The Journey Begins


“I do not feel any less of a woman. I feel empowered that I made a strong choice that in no way diminishes my femininity.” – Angelina Jolie


February 12, 2018 I heard those 3 words no one wants to hear. “You have cancer”. In a way I already suspected I did and those words gave me a bit of closure. Then it hit me. I’m 31 years old. 31! I am not suppose to have breast cancer but here I am. The next thought I had, was how lucky I am to have found it early. One reason for this is because I have been going to the breast doctor twice a year since I was 17.

A little back story for you, I found a lump in my breast when I was 17. I went in for a biopsy and it turned out to be a fibroadenoma. Basically that big fancy word means that it was a benign tumor. Fibroadenomas are the most common lump found in young women. Over the next 14 years I had more biopsies because those suckers loved to turn up in my breasts. I had 4 on the right side and 2 in the left. All biopsies were shown to be fibroadenomas. I honestly never was scared by finding a new lump because it always turned out to be the same thing.

Well, February 6, 2018 I go in for my 6 month check up. While during the checkup my nurse Norma found a new lump in my left breast. Again was not feeling worried at all. My nurse then proceeded to perform an in office ultrasound. I could pretty much be a breast ultrasound tech at this time because I know exactly what fibroadenomas look like on ultrasound…. This did not look like a fibroadenoma. Still I was not completely worried, but at this point I realized something was not right. Norma told me that she wants to biopsy this one. I looked her in the eyes and asked her if this looks bad. She hesitated but then told me that she was concerned. She said that if it is something it is small and we will take care of it… I pretty much knew then that I had cancer.

February 7, 2018 I had a core needle biopsy by my awesome doctor Dr Whitworth (Shout out!) . I asked him at that time what looked different about this one than my previous lumps. He said this one has “jagged edges”. Ugh, those two words haunted me those next few days. Because of course I then went to “Doctor Google” and saw that jagged edges were most often always cancer. I was a HOT MESS yall. Like really. I had to wait 5 days to find out for sure what this was. It felt like it was 30 days. Thankful for my family and awesome boyfriend during this time. I’m sure they all thought I was crazy.

February 12, 2018 I found out for sure that I had invasive breast cancer. My mom and dad were there with me. They have been my ABSOLUTE rocks during all of this craziness. At this time they wanted to take blood for genetic testing. They said the results of this test would take 4 weeks. What the genetic test tells is if you have the BRCA1/2 genes. I’ll go into this testing more on a different post. In the meantime my doctor wanted me to have a breast MRI to make sure there was nothing else that was concerning.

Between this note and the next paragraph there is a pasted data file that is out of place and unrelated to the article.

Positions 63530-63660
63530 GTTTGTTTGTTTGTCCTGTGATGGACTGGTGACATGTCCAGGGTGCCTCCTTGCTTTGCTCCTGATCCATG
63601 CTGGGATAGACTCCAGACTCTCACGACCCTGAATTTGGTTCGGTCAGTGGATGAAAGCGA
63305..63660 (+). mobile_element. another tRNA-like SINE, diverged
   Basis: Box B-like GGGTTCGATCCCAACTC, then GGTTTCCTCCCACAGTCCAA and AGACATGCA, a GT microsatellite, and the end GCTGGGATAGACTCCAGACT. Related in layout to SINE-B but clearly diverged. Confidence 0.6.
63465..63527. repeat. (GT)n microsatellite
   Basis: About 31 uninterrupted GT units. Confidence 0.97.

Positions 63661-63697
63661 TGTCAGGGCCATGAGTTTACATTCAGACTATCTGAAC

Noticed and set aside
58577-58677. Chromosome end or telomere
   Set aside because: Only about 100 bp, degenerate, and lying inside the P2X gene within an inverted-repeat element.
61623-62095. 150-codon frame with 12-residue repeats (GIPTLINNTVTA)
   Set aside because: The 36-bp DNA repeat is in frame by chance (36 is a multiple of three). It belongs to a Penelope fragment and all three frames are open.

February 16, 2018 I had a breast MRI. You guys this was the weirdest thing ever. It’s almost laughable. You have to lay on the table and put your breasts in these slots. It was super weird.

During these next few days I felt really good. I was ready to meet with my doctor and come up with a plan that next week. hahahaha not how this thing works. Who knew?  I got a call from Norma telling me they found more spots on the breast MRI and want me to now go in for a mammogram and ultrasound. I really felt like I was handling this all pretty well but that call definitely put me in a bad place that day. I was pretty down. I just wanted to know what this was. If I was going to need chemo, radiation, etc. She did tell me over the phone that day that my cancer was ER/PR positive. And I would need to start hormone therapy.

After I had the extra tests taken I was able to meet with my doctor. I had so many questions. When he came in, he told me that he had just presented my case to a board of doctors. He said that every one of them said that I should have a mastectomy. Wait, what? This was not part of my plans. He said that it is ultimately my decision. He said if I was older he would think a lumpectomy and radiation would be all I needed. But unfortunately I got this at a young age. He said that every year I’ll have to come in for multiple tests. Be picked at (biopsy) every time they find anything at all. The thought of this being a reality for the rest of my life was sickening. I knew then what I had to do.

I have decided to have a nipple sparing double mastectomy with immediate reconstruction. This means during surgery my doctor will work with a plastic surgeon and put in what is called tissue expanders. These will be filled in the weeks/months after until I get to a size that I like. Then the plastic surgeon will transfer the tissue expanders out and replace with implants. The results are truly amazing.